• Every now and then I like or comment on my own post – this is because people are often reticent to be the first to interact
  • Every now and then I tag myself at the bottom of my own post – this makes it easier for people to get through to my profile
  • At the weekend, I post a quote from a client – but I do it as an image.

About the posts I do

  • Nearly all of them are text posts. These seem to do best in terms of reach.
  • Occasionally I use image posts, but only sparingly.
  • When I do a video post, I always upload the video to LinkedIn directly – never link out to Youtube or somewhere else.
  • In fact – never include a link in a post at all – because LinkedIn wants you to stay on their site, not go elsewhere. If you do want to link somewhere else, write your post, submit it, then go back and edit it to include the link. That way LinkedIn’s algorithm gets fooled and promotes your post as if it didn’t have a link in it.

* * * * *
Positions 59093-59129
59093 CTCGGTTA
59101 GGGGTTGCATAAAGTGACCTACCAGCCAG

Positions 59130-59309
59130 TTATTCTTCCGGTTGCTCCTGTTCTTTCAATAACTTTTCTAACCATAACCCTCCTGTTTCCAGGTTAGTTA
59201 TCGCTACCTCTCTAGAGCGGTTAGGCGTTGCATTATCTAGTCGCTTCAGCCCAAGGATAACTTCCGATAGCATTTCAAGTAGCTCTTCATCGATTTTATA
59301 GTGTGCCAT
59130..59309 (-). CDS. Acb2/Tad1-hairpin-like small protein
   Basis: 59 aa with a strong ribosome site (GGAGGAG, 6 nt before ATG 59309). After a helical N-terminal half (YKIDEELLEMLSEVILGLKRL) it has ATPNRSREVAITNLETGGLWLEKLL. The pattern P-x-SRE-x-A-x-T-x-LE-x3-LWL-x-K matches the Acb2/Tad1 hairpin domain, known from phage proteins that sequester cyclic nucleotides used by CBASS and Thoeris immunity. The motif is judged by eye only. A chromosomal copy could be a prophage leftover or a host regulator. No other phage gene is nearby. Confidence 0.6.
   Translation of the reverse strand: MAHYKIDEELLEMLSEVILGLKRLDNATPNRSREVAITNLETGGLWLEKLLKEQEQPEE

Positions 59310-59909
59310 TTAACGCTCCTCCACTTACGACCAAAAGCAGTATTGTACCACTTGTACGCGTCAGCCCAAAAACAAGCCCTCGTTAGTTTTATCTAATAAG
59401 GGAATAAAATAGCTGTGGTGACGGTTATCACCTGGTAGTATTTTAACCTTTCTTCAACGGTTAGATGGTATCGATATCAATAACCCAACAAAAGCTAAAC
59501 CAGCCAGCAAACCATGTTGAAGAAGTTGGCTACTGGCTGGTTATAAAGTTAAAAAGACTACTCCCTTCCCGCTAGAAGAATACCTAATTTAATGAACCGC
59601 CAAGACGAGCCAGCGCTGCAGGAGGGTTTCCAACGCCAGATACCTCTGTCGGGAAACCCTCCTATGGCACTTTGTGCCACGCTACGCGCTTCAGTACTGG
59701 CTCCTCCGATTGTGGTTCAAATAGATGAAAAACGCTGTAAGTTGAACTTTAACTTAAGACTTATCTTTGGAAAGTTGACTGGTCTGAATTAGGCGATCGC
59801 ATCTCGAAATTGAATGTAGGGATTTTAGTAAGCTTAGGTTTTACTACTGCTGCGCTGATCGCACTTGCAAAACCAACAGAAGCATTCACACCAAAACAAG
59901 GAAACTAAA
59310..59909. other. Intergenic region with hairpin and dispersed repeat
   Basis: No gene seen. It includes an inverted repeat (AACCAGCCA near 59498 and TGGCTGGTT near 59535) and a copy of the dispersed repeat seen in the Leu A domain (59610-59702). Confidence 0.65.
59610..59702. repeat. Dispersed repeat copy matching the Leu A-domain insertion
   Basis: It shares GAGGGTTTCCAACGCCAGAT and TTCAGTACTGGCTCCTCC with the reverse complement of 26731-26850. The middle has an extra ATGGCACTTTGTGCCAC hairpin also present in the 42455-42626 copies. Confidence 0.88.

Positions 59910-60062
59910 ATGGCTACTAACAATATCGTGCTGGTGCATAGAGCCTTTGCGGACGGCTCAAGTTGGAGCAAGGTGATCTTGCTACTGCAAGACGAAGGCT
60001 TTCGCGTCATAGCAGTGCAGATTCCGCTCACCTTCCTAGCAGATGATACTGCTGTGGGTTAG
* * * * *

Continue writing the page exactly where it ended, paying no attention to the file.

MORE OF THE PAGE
• I’ve stopped using automation tools (Buffer, Hootsuite, SmarterQueue) as LinkedIn seems to downgrade those posts so they don’t get seen.

I’ve also switched my profile to “follow first” – there is an option in settings somewhere that replaces the “connect” button on your profile page with a “follow” button. People can still connect, but it’s now hidden away on a menu. I don’t know if this makes a difference or not yet, but the idea is “following” is less of a commitment than “connecting” so more people will follow me and it should share my posts further.

Once a month I clear out old connection requests so I don’t have a huge queue of unanswered ones sat there.

When I’m tracking statistics, I have a spreadsheet with the following columns:

  • Post (the first few words, so I can identify it easily)
  • Type (text, image, video, share)
  • Date posted
  • URL (I keep the link to the post just so I can find it again easily – I’ve never actually needed it though)
  • Review on (seven days after it was posted)
  • Views
  • Likes
  • Comments
  • Profile views
  • Searches
  • Connections
  • Followers

Each day I fill out my profile views, searches, connections and followers.

Then I look at any posts that are due for review (that is, ones I posted seven days before) and fill out the stats for those.